Skip

Ai Weiwei hospitalised
September 28, 2009 1:41 PM   Subscribe

Ai Weiwei, one of the leading Chinese artists of his generation, has undergone emergency brain surgery after being beaten by police.

Ai attracted the attention of the authorities for his involvement in the Sichuan Earthquake Names Project, which aimed to gather the names of schoolchildren killed in the 2008 earthquake in southern China. He was confronted by police on 12 August in the city of Chengdu and beaten. The officers threatened to kill him. Since the attack he has complained of dizziness and headaches. In mid-September he entered hospital for surgery.

“What does that say about our state, which is just getting ready to celebrate its sixtieth year of existence, when this is the answer to legal investigations?” Ai told the German media.

He has since released pictures of himself in hospital.

The attack and subsequent events have only filtered through to the Western media slowly, but could reignite the debate within the creative professions about engagement with China.

Previous posts on Ai Weiwei, Sichuan.
posted by WPW (13 comments total) 9 users marked this as a favorite

 
What a brave man.
posted by jock@law at 1:43 PM on September 28, 2009


Missed out an important link: The Sichuan Earthquake Names Project.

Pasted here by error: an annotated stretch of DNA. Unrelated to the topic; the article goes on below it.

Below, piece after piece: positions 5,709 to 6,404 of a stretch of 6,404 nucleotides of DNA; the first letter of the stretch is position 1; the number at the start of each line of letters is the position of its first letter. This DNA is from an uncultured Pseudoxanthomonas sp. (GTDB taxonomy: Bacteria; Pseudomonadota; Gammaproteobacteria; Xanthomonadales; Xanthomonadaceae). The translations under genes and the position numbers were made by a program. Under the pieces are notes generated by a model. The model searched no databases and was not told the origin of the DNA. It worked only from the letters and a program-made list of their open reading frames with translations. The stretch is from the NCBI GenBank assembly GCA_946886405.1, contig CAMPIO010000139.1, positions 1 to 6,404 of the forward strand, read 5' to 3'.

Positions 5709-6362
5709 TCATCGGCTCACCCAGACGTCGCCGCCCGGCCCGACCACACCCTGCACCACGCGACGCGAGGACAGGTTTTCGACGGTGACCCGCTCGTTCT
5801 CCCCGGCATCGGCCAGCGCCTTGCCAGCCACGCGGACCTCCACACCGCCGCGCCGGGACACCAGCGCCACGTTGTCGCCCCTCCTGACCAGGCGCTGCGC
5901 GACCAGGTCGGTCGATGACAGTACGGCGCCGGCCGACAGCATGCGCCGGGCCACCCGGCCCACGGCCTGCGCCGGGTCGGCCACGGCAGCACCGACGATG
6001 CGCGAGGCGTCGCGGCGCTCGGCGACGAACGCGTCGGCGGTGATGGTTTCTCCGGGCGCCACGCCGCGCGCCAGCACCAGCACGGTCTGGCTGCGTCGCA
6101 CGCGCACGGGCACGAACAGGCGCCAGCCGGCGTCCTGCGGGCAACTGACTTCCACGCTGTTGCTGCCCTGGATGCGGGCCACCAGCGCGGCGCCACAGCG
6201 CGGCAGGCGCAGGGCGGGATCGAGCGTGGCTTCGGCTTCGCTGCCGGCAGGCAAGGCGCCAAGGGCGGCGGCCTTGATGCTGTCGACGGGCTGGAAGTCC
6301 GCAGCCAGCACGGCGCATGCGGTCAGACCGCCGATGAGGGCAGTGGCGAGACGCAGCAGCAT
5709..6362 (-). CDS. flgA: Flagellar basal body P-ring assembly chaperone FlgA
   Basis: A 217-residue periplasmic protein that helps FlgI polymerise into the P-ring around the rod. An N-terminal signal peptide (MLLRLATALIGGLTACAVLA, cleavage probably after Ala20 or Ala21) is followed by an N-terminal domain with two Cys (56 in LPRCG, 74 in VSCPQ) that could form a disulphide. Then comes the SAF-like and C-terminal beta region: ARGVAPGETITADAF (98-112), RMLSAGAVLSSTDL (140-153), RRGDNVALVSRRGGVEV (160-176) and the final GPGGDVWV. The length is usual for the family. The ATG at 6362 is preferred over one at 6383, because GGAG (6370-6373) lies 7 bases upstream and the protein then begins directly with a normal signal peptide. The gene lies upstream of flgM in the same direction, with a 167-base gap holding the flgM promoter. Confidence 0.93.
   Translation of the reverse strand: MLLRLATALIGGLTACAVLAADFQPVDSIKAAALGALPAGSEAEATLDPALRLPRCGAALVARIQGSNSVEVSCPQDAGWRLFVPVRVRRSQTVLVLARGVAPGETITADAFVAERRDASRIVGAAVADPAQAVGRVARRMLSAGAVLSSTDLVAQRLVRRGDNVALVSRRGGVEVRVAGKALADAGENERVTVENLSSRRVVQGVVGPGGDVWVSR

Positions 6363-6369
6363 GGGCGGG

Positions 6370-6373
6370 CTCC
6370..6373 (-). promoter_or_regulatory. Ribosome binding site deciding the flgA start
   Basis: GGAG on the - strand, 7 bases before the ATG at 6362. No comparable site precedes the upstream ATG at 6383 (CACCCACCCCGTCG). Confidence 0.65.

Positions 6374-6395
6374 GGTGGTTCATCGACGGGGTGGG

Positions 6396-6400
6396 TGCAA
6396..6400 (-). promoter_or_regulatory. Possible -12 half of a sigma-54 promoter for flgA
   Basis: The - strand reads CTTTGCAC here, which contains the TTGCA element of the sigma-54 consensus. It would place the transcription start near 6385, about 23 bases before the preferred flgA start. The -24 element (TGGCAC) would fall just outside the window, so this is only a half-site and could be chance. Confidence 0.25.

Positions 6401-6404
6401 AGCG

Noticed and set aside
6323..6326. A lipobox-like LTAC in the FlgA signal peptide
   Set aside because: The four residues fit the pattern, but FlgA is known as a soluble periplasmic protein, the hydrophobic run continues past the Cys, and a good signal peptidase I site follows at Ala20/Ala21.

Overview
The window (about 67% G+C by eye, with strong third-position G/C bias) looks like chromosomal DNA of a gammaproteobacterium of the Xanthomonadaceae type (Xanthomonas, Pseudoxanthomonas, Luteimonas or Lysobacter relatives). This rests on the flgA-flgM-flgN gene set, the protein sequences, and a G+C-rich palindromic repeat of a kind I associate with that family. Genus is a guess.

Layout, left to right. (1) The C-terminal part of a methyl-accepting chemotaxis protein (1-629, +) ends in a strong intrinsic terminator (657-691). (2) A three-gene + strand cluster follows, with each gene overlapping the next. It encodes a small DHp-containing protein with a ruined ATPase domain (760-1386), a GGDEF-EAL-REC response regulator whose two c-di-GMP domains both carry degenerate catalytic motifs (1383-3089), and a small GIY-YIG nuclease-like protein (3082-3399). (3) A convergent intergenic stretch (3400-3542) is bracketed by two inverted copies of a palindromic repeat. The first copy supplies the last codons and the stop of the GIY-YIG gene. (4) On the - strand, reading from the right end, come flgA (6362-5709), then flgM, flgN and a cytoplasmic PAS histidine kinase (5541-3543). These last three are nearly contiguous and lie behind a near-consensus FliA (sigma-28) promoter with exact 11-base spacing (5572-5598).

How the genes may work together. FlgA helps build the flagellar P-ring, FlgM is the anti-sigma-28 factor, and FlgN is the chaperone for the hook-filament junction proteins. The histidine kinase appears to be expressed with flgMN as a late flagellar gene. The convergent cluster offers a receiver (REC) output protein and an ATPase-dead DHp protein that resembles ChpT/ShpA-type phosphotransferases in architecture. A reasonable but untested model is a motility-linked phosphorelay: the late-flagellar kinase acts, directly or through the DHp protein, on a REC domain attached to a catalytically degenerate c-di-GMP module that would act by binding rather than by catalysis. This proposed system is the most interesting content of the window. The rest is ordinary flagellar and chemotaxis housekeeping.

posted by WPW at 1:46 PM on September 28, 2009


reignite the debate within the creative professions about engagement with China

But China makes widgets cheap. Globalism has little need for art, except maybe a painting or two in the boardroom foyer.
posted by Blazecock Pileon at 1:51 PM on September 28, 2009 [3 favorites]


While I know it's not exactly equivalent, we've seen how successful disengagement was with Cuba. Can the rest of the world have any lasting positive impact on China? The older I get, the more I come around to thinking that states have to change from within. The pressures the west exerted which collapsed the Soviet Union may have freed some of the satellite states from its control, but haven't exactly made Russia a raging success as a state.
posted by BrotherCaine at 1:54 PM on September 28, 2009


I totally agree with you BrotherCaine, but the problem is Cuba isn't and wasn't our personal sweatshop.
posted by Marisa Stole the Precious Thing at 2:06 PM on September 28, 2009


Disengagement is ethically appealing, but on the other hand would might never have heard of Ai Weiwei if the art world wasn't engaged. The fact that Ai is internationally acclaimed greatly complicates the position of the Chinese authorities. In theory.
posted by WPW at 2:08 PM on September 28, 2009


It only complicates the position of the Chinese authorities if Ai Weiwei's international acclaim is known at home - by people in a position to make trouble for the authorities in question. That's a long chain to follow.
posted by Fraxas at 2:28 PM on September 28, 2009


Ai Weiwei's a very interesting and patient guy. I only wish there were more home-grown efforts like him. I would argue his acclaim is well known in China but just to the middle and upper classes. Look at his Siuchan names project, it includes a fair number of volunteers and supporters that help make it happen.